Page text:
Shabbat afternoon after others had gone off to rest, we sat for a short while and talked about rockets and weapons and missiles and armored personnel carriers. We talked of guns and bullets and war. Shabbat is a day of peace; a day when we leave the world and pull into ourselves. But Elie was talking and I wanted to listen. I wanted to give him the time to open and share what is in his mind. I don’t remember half the details – of how far this can fly, how long, how many. Of weapons and navigation and guns. Of war.
Now, the army teaches him about other nations – how strong they are, their motivations and intentions. Syria and Egypt are his focus; they pose the greatest threat: Syria for its ongoing aggression and support of terrorism and Egypt for its strong army and probable insecurity when President Mubarak dies or leaves office. Lebanon is a puppet of Syria, Elie explained this past Shabbat. Jordan and the possibility of war was mentioned. They have the largest border with us, Elie said, and so they too are a topic for discussion.
What of Iran? I asked, interested to hear his perspective. “It won’t be a war,” he said.
“Why not?” I asked.
“Because you can’t go to war with a country that far away.” They might throw missiles at us and we might throw missiles at them – but that’s a battle or a mission, explained my son, the artillery soldier, “that’s not war.”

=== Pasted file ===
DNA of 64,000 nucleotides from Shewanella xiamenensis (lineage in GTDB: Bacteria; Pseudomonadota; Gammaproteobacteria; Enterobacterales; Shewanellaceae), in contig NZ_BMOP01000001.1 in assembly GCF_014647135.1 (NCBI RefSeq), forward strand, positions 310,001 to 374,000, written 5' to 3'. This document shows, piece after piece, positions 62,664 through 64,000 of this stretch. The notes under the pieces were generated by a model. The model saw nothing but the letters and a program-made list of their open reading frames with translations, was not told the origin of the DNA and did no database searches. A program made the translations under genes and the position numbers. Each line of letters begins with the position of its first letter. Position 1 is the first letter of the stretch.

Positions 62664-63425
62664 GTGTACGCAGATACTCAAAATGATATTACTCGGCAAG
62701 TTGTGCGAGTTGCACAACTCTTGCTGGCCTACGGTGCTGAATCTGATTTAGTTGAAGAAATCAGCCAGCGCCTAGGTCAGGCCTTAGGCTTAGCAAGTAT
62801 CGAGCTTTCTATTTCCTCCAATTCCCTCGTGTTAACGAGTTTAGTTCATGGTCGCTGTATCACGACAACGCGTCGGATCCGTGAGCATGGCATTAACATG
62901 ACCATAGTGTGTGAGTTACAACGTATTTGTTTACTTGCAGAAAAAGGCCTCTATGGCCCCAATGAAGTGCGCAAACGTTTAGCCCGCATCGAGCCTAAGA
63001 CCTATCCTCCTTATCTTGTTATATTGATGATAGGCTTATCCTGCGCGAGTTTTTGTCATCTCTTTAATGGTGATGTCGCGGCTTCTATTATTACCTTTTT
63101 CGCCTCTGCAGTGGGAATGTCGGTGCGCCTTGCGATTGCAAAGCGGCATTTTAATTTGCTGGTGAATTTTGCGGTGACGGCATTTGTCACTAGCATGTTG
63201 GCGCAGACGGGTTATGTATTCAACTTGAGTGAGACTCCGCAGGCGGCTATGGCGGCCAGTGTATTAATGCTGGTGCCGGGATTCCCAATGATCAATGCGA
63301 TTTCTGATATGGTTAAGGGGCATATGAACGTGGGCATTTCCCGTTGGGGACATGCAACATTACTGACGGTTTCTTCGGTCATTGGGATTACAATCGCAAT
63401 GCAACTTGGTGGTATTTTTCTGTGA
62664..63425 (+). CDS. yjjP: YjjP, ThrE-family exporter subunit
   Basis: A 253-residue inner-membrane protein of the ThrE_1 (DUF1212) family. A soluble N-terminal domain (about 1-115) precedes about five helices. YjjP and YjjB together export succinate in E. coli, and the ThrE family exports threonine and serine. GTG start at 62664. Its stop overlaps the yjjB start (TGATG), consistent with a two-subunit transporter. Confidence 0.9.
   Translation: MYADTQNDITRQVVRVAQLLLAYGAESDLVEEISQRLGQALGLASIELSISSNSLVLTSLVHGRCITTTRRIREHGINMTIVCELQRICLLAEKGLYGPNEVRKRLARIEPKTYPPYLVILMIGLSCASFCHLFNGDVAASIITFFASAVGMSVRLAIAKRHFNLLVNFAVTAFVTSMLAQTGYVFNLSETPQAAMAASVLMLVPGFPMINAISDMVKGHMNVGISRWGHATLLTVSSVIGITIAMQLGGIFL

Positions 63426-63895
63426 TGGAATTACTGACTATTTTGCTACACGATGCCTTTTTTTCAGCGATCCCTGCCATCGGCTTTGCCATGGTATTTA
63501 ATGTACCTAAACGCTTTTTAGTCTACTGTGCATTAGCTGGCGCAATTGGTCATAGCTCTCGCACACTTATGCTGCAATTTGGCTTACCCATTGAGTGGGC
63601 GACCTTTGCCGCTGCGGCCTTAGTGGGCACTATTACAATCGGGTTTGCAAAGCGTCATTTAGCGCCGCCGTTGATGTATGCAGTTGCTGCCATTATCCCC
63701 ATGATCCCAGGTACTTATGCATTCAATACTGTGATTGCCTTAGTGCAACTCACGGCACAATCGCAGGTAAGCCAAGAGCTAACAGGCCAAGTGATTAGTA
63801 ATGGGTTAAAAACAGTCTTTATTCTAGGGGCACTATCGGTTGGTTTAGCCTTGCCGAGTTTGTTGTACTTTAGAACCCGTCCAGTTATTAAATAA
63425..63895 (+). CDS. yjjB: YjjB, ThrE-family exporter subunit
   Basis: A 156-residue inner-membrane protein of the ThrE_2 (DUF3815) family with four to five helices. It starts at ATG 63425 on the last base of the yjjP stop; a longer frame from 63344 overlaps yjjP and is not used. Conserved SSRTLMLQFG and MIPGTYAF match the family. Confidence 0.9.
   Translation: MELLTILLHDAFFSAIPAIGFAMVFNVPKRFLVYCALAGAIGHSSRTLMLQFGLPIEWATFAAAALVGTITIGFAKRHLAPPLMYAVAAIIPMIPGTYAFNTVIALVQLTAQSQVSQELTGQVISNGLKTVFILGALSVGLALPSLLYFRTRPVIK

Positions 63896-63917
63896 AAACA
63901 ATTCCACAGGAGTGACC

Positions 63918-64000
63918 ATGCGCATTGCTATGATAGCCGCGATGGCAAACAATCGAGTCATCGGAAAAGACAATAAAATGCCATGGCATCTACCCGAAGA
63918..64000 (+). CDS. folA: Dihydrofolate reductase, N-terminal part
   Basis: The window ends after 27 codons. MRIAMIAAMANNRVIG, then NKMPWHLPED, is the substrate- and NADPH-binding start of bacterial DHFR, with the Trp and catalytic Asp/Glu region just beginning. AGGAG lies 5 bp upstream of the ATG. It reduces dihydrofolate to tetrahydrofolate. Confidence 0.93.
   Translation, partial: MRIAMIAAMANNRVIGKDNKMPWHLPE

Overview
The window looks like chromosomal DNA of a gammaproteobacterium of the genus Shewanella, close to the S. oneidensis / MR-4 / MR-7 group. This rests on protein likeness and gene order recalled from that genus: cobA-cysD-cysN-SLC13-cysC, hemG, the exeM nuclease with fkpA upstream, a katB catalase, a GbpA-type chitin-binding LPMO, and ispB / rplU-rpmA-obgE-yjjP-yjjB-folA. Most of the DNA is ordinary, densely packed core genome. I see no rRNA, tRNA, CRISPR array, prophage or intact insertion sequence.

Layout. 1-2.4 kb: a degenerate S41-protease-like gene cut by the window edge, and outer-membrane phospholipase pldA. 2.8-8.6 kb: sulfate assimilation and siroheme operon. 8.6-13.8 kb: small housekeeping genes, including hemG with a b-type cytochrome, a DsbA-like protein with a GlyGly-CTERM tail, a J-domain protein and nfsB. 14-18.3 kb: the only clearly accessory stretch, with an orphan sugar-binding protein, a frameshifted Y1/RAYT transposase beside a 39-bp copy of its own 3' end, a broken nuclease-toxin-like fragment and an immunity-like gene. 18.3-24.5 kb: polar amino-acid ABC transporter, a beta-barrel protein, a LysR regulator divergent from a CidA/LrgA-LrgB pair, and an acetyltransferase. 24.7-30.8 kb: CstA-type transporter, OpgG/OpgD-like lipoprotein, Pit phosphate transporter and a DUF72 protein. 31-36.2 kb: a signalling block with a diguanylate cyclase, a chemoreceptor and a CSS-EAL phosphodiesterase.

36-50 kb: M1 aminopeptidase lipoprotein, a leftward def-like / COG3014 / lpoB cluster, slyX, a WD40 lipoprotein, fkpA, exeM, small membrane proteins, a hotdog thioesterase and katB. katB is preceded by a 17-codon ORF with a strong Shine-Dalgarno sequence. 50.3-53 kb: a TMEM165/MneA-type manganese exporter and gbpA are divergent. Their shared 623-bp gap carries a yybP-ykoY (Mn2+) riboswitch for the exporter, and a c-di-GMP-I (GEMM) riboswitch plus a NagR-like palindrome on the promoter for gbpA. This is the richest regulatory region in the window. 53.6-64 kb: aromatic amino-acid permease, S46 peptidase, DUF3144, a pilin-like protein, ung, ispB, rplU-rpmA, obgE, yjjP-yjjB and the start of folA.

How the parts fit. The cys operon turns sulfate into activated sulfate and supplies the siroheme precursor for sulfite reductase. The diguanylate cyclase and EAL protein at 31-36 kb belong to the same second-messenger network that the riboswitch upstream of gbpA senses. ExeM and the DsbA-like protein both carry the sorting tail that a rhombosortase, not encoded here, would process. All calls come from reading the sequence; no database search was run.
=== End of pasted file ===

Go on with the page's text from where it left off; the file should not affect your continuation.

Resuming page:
I don’t know what war is. I have lived in a country at war, but the war was in the distance. First two summers ago in the north, and now, every day, in Sderot and its surrounding areas.
Elie explained the difference between a mission or operation versus a war. “A war has specific goals and a set time to accomplish it.” Not the last war, I wanted to say, but Elie was ahead of me, “they told us not to mention the last war; that they would talk about it after.”
But as I sat there listening to his voice (trying to let him think I was listening to his words), I thought that while I don’t know what war is, the possibility that Elie will some day know is more than I can bear.
The political scientist in me knows very well the chances of the Arabs ever accepting a peaceful settlement that includes our continued existence are somewhere between dim and non-existent. That part of me can marvel at my son’s capacity to absorb these political facts and apply them to today’s realities. But another part of me sat there listening and remembered when he had once explained about chemical warfare. He was 15 years old and America was about to invade Iraq with the very real possibility that Iraq would attempt to send chemical weapons against us in retaliation. Elie explained that if it happens, we have to make sure to throw flour on ourselves, and not water. Water will just spread the chemicals, he explained, while flour will absorb it. I listened to him then, too, wondering at his maturity even then. But even more, I kept thinking (then and now), these are things I don’t want my son to have to know. I didn’t want him to know about gas masks and chemical weapons when he was 15 years old, but that was what was necessary, if we were to make our homes in this land of our fathers. I don’t want him to know about missiles and rockets and guns, but this is necessary, if he is to live his life here.
I don’t know what war is…but I am going to have to accept that my sons will know and I have to trust the army to educate them in the things I don’t know, so that they will be strong and brave and defend all that we have built here.